The Results of the European Council Meeting on Brexit

Here’s The Guardian’s report on the European Council (ECoun) meeting Tuesday, 28 June 2016:

There is a meeting of almost the same group Wednesday, but it can’t be an ECoun meeting because the UK is explicitly not invited. Let me call it the E27.

(It’s going to be tricky formulating a legally-valid bargaining position, because whatever is formulated will not have been by the ECoun, but presumably must be validated at some point by the Ecoun. I wonder how that will happen? Can it be done without offering the possibility of a challenge to the process through the ECJ?)

The Guardian article says what Cameron says he told the others.

[Cameron] said he had explained to his counterparts how prominently the issue of freedom of movement had played during the referendum campaign. “I think people recognised the strength of the economic case for staying; but there was a very strong concern about freedom of movement”.

He may be right that immigration is the big deal, as far as anyone can tell. It’s been the big deal for a long time and was the sticking point in the February ECoun talks about UK exceptions. But it is obviously wrong to say that “people recognised the strength of the economic case for staying“. Most of us would say that people were blatantly lied to by the Leave campaign on economic matters (for example, that £350m per week notice on the side of the red bus) and many seem to have bought those lies.

Here is another example of a questionable assertion, this time from from Angela Merkel:

“We did not discuss the possibility that the UK will not invoke article 50, and I consider this an impossibility.”

Article 50 says notification of withdrawal must be consistent with constitutional requirements. People who arguably know as much as anyone knows have said that Parliament must be asked . Since most MPs understand the (real) economic arguments, as well as that the key demographic (younger people) voted overwhelmingly to stay, it cannot be impossible that Parliament would decide against invoking Article 50.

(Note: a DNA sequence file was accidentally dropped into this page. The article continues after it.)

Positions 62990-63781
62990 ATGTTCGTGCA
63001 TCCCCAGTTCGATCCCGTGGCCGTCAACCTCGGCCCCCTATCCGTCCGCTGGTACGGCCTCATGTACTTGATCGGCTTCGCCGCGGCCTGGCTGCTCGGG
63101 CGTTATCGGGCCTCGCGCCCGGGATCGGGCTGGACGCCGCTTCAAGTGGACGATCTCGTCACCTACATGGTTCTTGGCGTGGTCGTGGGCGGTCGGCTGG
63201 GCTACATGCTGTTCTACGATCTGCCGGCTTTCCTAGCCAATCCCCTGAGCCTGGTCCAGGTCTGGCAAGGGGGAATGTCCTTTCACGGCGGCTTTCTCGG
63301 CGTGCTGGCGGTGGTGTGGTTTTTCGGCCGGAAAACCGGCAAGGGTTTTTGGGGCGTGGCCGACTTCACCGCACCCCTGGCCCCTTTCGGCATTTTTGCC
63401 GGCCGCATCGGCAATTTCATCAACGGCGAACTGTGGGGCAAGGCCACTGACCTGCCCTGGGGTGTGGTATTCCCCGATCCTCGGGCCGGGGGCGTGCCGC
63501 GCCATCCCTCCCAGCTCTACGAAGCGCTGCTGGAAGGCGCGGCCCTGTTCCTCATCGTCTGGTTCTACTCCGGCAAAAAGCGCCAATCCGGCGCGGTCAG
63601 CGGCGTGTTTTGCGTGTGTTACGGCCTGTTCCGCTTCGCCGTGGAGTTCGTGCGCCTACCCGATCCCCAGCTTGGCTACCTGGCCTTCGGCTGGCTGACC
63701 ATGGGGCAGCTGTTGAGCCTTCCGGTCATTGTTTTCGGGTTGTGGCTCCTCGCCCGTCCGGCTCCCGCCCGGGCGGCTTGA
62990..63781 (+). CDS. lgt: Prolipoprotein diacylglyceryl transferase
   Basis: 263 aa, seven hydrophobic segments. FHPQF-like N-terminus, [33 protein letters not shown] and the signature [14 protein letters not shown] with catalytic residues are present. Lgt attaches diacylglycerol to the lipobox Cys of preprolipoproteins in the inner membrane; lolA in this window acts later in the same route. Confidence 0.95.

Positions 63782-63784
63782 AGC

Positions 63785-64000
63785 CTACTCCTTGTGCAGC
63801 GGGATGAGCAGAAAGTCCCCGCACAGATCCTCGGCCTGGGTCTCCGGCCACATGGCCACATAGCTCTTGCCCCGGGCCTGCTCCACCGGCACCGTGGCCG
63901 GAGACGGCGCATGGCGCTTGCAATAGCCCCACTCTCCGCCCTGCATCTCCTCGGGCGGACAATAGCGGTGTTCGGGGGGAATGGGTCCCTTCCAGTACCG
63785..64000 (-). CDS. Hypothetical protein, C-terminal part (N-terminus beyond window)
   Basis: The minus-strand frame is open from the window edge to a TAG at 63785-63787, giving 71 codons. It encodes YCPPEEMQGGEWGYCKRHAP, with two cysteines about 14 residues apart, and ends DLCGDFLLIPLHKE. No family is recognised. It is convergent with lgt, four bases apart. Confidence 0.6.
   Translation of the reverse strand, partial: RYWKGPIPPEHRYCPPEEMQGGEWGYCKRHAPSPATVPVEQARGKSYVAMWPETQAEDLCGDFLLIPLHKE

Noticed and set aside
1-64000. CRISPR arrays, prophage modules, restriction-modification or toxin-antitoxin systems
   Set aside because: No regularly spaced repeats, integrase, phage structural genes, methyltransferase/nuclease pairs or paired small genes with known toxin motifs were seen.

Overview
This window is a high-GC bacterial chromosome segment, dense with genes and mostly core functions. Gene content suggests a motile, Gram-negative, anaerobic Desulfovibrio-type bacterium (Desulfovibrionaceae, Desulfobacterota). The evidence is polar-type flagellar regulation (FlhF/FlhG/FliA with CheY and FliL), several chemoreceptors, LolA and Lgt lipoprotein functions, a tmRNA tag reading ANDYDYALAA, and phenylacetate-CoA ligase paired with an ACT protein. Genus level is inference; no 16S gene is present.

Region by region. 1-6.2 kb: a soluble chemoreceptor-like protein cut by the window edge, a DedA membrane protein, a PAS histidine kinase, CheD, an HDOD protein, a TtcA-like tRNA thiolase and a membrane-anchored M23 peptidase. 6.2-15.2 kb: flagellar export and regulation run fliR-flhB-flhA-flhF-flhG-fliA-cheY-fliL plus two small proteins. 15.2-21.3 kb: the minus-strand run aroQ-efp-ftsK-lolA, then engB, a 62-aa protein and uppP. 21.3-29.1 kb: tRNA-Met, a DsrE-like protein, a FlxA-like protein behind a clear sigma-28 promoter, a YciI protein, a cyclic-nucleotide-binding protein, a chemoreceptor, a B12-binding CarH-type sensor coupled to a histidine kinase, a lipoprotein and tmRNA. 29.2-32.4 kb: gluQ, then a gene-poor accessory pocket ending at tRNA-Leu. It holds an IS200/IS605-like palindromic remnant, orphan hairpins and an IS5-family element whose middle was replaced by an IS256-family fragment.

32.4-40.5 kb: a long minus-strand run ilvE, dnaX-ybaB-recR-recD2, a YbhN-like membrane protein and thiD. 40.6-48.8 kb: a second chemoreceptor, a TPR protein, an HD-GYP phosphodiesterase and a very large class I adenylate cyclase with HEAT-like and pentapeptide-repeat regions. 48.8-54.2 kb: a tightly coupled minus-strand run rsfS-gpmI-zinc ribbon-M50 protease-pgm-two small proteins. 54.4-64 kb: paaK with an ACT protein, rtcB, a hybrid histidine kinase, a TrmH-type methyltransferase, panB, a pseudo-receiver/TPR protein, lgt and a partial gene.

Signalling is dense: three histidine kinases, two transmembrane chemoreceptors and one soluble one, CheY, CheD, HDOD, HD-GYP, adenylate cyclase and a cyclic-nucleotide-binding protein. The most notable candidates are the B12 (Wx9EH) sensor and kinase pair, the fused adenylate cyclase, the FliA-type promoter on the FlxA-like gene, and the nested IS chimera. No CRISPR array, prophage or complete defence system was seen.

Suppose Article 50 is invoked by a future PM without consulting parliament, and there is a legal challenge. The outcome of that challenge will determine whether the PM acted legally or illegally, and clearly neither Frau Merkel nor her advisors could know the result of that challenge in advance. If it is determined that the PM acted illegally, then the UK will not have invoked Article 50, even though the ECoun might have been working under the assumption heshe had.

The current public bargaining position of the E27 seems to be that the UK can’t join EEA or EFTA without allowing free movement as in the Treaties of Rome and Maasstricht. If that is really the position that is going to be insisted upon, then there seems little point to discussion and if that is so then it is open to the UK to withhold invoking Article 50 and there will be a standoff. And if it can be fudged somehow so that the UK gets some appropriate level of immigration control (whatever that is) “consistent with” Rome and Maasstricht, then the question would arise why that couldn’t have happened back in February in the ECoun discussions and this whole mess avoided.

I also resent politicians speaking as if the result of the referendum shows what “the British people” chose. It doesn’t, for the following obvious reason.

I could not vote  because I haven’t been resident in the UK for over 15 years. I don’t know how many of the 1.2 million – or 2 million, take your pick – of us outside the country in the rest of the EU were unable to vote, but it is a fair presumption that most of us would vote to Remain. The difference between Remain and Leave was 1,269,501 That is, we could have forced the tie if we’d been able to vote.

I’m just as British as anyone in Walsall (and I bet more than some). Why couldn’t I vote? How can a referendum determining the future of Britain which excludes the opinion of any British citizens be regarded as legitimate?

I regard it as a disaster that Britain might exit the EU, for all parties involved. It is affecting me substantially, will continue to do so, and I am furious that I could not vote.

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